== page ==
(Robert Sparks; former steering group member) No Objection
Please double-check that this document doesn't need the "This document may contain material from IETF Documents or IETF Contributions published or made publicly available before November 10, 2008." boilerplate. RFC5738 did have that. Did the text that caused that document to need it get removed?
(Ron Bonica; former steering group member) No Objection
(Russ Housley; former steering group member) (was Discuss) No Objection
(Sean Turner; former steering group member) No Objection
I took tripped over the same sentence Stephen did. Please consider the following changes proposed by Barry: OLD Because such messages are really variations on the original ones, not really "downgraded ones" (although that terminology is often used for convenience), they inevitably have relationships to the original ones that the IMAP specification [RFC3501] did not anticipate. NEW [no change; just including that sentence here for context] OLD In particular, digital signatures computed over the original message will often not be applicable to the variant version and servers that may be accessed by the same user with different clients or methods (e.g., POP or webmail systems in addition to IMAP or IMAP clients with different capabilities) will need to exert extreme care to be sure that UIDVALIDITY behaves as the user would expect. NEW This brings up two concerns in particular: First, digital signatures computed over and intended for the original message will often not be applicable to the variant message, and will often fail signature verification. (It will be possible for some digital signatures to be verified, if they cover only parts of the original message that are not affected in the creation of the variant.) [no change to the next; I've just split it out as its own sentence.] Second, servers that may be accessed by the same user with different clients or methods (e.g., POP or webmail systems in addition to IMAP or IMAP clients with different capabilities) will need to exert extreme care to be sure that UIDVALIDITY behaves as the user would expect.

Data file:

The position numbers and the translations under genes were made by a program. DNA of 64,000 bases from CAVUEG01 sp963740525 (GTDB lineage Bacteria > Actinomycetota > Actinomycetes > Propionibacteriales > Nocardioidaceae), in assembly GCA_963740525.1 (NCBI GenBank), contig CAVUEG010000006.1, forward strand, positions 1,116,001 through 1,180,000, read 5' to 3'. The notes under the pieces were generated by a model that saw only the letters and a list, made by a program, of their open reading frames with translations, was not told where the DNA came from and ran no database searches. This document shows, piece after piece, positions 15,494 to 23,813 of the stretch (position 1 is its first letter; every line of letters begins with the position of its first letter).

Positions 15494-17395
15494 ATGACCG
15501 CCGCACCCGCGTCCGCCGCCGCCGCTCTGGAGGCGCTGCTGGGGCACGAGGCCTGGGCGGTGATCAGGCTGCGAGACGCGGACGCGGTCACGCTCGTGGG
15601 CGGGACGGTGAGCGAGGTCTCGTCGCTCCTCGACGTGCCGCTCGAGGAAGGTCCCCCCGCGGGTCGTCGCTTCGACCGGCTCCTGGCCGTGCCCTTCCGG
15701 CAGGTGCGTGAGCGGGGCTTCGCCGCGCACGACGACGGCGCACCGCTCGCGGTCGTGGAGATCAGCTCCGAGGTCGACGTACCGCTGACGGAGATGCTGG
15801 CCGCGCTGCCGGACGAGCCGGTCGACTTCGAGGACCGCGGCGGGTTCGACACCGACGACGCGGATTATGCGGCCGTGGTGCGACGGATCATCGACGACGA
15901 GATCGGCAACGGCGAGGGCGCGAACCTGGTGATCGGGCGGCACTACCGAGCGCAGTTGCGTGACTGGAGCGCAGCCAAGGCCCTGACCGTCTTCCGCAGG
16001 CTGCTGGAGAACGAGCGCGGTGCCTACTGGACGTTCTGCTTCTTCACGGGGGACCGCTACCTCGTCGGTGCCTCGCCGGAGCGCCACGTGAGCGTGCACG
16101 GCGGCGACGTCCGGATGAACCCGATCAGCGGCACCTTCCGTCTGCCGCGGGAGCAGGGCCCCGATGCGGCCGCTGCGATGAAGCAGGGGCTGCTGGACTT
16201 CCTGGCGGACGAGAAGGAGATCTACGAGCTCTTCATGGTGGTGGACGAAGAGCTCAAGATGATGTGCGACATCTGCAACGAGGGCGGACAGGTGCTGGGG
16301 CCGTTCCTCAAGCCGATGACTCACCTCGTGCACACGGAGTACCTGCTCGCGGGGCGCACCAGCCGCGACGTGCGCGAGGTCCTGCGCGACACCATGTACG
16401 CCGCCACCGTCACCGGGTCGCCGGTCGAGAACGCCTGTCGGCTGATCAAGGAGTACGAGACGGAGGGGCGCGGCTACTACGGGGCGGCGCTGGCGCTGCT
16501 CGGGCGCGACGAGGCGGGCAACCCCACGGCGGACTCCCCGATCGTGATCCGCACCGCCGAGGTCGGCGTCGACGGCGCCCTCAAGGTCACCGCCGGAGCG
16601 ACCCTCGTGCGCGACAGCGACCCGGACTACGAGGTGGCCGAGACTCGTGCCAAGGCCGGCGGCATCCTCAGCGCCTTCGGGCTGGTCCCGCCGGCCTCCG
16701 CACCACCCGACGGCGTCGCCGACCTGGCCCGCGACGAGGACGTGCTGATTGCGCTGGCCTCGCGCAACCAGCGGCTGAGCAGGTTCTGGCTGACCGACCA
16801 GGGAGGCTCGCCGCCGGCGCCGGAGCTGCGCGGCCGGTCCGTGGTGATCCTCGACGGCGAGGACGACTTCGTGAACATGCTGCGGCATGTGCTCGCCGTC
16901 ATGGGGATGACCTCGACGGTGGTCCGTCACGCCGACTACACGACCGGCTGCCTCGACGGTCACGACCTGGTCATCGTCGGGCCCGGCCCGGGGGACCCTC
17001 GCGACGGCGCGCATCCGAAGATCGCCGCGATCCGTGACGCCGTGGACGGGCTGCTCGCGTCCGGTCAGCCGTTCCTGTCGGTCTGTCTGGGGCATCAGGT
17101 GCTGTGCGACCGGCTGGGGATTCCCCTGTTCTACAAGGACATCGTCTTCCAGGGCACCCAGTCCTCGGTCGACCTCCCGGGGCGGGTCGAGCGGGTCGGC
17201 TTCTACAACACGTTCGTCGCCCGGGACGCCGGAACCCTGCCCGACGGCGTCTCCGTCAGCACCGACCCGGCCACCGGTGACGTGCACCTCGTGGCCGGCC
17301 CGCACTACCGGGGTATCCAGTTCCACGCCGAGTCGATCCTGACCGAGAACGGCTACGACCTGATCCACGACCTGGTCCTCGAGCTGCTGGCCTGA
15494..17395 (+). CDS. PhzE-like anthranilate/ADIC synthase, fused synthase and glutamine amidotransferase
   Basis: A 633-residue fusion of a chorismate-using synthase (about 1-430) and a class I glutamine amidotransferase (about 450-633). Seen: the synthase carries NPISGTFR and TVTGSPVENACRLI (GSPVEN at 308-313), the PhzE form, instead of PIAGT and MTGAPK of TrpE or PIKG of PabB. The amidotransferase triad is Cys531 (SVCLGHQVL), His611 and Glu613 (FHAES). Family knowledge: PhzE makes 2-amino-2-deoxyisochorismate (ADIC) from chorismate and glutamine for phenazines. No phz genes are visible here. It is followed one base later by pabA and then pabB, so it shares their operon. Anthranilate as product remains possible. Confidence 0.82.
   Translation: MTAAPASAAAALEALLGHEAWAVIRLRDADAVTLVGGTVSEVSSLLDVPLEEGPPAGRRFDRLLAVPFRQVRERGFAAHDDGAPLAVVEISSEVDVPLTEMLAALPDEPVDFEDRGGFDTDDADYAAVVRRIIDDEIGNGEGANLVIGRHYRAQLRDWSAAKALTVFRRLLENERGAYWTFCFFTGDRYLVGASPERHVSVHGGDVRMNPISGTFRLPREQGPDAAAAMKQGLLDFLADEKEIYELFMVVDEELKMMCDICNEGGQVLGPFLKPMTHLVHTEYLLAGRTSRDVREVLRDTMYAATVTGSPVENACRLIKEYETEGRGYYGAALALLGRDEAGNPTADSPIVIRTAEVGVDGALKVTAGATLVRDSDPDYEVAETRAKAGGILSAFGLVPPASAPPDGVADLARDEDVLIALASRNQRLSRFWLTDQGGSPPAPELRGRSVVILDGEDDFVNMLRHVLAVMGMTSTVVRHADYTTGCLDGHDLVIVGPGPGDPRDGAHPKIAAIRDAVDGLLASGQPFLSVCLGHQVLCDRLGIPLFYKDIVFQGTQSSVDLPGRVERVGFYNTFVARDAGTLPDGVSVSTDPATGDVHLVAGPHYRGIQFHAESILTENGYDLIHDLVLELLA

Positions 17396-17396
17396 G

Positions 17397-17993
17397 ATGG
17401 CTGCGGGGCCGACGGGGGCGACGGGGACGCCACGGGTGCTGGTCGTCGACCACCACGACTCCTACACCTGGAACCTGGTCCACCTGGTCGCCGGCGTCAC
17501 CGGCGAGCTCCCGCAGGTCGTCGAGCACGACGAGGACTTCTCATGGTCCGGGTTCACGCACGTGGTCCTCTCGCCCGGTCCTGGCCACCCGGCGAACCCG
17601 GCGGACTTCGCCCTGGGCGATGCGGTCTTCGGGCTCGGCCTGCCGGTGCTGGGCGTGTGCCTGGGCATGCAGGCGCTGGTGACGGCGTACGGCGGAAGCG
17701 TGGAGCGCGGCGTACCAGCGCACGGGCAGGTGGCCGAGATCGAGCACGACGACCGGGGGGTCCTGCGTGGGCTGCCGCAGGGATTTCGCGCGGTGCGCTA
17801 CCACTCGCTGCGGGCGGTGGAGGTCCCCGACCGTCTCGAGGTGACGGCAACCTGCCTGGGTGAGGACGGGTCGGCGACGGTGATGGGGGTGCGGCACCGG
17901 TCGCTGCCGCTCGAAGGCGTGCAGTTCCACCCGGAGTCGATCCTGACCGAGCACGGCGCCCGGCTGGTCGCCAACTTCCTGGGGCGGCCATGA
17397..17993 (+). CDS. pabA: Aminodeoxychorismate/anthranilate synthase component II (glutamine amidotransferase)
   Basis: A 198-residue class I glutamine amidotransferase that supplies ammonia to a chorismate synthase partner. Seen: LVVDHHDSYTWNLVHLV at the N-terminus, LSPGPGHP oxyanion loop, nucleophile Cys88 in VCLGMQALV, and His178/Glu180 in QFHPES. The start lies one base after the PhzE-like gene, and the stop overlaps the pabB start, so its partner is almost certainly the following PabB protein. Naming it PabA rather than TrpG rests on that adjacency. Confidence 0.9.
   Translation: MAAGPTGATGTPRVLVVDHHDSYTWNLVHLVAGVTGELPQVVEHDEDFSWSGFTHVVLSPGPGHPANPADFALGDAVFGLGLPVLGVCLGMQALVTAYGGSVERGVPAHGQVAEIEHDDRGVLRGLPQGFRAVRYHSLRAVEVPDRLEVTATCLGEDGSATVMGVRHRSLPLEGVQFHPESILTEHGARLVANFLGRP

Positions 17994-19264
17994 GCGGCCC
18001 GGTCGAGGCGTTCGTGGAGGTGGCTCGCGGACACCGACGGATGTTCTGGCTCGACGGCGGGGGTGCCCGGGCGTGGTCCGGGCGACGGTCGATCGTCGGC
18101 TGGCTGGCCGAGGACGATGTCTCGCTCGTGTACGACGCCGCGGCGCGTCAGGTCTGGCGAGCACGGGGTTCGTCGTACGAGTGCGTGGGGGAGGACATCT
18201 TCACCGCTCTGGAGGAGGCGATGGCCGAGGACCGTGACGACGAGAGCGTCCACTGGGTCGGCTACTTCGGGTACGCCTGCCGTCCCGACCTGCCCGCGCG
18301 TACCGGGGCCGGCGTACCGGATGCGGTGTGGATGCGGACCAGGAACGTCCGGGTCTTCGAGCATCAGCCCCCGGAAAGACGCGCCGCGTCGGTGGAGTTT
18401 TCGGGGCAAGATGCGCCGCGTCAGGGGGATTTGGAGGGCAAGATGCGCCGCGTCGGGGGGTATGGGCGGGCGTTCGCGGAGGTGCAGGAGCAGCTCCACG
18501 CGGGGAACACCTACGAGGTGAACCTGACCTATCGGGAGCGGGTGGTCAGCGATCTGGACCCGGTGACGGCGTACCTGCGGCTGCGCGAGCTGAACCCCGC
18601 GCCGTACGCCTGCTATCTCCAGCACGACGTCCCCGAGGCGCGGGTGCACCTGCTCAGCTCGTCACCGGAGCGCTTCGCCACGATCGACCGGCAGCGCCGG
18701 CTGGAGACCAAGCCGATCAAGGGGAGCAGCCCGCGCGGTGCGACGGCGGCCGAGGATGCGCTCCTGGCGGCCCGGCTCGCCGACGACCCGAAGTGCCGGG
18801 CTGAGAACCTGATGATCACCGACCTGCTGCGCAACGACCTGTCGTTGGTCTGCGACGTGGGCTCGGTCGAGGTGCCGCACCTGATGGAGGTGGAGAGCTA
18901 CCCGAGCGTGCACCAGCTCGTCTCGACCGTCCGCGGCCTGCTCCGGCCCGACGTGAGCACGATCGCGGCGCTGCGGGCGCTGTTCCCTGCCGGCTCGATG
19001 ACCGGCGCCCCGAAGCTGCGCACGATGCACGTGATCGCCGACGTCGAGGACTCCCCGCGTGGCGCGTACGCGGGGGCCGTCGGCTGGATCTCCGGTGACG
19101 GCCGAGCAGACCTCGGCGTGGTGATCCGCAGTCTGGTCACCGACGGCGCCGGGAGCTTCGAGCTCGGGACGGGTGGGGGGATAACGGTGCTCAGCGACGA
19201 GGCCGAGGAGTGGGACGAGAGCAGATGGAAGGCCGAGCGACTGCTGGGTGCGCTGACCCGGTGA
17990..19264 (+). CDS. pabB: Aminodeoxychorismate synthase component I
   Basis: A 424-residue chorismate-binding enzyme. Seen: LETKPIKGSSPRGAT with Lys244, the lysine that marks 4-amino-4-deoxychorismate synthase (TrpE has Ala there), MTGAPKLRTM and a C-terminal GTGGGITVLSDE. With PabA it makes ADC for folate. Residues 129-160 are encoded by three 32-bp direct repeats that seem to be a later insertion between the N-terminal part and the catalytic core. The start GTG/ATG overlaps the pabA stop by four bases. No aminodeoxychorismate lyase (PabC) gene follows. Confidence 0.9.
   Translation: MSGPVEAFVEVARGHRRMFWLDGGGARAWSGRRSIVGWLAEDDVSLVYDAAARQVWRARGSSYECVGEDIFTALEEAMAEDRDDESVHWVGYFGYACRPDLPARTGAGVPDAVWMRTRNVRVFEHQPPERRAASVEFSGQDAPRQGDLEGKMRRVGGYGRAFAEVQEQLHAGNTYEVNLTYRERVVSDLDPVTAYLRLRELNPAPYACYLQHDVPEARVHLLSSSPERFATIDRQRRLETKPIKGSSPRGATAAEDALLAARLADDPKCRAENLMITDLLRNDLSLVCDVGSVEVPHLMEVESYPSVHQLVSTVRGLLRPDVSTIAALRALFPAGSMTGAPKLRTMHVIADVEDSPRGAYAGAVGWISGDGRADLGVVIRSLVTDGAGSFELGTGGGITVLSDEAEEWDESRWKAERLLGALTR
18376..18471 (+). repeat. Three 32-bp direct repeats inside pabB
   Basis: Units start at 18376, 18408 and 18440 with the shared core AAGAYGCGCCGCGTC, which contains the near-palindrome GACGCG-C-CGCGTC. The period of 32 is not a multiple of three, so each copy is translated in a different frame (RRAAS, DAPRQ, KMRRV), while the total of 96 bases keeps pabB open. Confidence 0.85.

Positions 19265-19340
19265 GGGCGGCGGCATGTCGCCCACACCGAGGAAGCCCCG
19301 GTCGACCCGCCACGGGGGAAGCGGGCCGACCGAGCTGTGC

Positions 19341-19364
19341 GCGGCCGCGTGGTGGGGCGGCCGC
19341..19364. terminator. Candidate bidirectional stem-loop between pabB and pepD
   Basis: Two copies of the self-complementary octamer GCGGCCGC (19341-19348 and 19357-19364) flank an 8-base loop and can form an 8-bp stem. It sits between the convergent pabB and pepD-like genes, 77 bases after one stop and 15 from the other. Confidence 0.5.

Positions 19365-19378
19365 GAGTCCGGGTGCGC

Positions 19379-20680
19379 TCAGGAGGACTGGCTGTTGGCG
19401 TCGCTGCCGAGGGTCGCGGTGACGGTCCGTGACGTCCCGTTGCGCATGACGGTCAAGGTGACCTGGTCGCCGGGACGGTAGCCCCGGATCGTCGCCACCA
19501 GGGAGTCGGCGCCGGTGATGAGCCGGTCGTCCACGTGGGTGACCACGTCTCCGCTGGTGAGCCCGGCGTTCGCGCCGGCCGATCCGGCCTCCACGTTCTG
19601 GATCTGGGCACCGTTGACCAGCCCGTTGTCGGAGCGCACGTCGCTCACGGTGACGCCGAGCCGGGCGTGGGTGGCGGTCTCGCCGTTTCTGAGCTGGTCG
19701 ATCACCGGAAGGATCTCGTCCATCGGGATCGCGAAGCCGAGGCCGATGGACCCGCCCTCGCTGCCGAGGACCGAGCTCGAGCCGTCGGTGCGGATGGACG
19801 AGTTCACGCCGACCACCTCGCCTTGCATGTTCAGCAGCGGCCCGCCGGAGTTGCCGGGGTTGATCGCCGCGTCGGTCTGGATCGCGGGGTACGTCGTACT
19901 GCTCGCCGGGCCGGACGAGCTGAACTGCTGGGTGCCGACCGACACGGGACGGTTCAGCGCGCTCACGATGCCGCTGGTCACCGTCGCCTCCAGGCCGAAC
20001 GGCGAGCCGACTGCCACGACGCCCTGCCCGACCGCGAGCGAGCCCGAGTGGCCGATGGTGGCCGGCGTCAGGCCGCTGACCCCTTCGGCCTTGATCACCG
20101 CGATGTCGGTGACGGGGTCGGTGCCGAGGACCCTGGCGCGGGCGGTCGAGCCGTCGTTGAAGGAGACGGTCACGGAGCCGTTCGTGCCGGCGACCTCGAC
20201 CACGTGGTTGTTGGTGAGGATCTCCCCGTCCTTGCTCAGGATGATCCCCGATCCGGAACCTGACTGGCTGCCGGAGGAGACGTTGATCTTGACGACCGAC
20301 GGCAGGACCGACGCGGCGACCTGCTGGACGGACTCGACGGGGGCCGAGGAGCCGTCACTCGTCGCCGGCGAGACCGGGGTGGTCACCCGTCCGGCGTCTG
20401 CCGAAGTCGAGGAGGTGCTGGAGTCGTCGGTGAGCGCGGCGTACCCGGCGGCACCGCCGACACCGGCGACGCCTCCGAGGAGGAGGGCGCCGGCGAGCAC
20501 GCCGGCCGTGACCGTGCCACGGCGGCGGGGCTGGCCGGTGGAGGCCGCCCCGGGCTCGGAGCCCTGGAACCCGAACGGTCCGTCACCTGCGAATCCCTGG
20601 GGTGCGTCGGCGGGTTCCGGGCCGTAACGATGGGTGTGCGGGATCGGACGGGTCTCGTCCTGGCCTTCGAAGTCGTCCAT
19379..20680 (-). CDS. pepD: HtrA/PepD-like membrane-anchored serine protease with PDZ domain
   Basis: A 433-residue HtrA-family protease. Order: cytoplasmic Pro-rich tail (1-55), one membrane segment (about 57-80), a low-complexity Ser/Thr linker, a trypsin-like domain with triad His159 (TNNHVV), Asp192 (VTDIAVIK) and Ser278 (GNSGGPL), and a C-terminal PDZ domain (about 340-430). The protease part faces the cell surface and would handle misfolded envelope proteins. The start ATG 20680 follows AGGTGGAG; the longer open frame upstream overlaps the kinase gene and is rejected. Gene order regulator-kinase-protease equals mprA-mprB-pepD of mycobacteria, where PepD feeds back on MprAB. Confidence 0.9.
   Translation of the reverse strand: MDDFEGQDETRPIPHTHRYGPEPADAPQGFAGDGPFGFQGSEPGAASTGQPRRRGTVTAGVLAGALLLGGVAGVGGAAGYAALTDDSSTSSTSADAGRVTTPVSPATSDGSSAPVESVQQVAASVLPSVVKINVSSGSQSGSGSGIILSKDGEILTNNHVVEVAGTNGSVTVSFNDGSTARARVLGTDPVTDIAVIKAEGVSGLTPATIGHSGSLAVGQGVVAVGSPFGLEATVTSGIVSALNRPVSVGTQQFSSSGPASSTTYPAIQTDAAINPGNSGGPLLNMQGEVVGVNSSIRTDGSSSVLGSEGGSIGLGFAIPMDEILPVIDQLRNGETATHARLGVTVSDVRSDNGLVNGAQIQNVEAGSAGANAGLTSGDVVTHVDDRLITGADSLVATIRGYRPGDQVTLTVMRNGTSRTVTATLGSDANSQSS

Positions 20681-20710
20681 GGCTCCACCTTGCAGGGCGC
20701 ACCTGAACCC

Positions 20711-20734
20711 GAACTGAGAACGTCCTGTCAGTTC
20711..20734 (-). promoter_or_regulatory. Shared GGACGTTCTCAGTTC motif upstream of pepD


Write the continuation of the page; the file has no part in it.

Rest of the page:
(Stephen Farrell; former steering group member) No Objection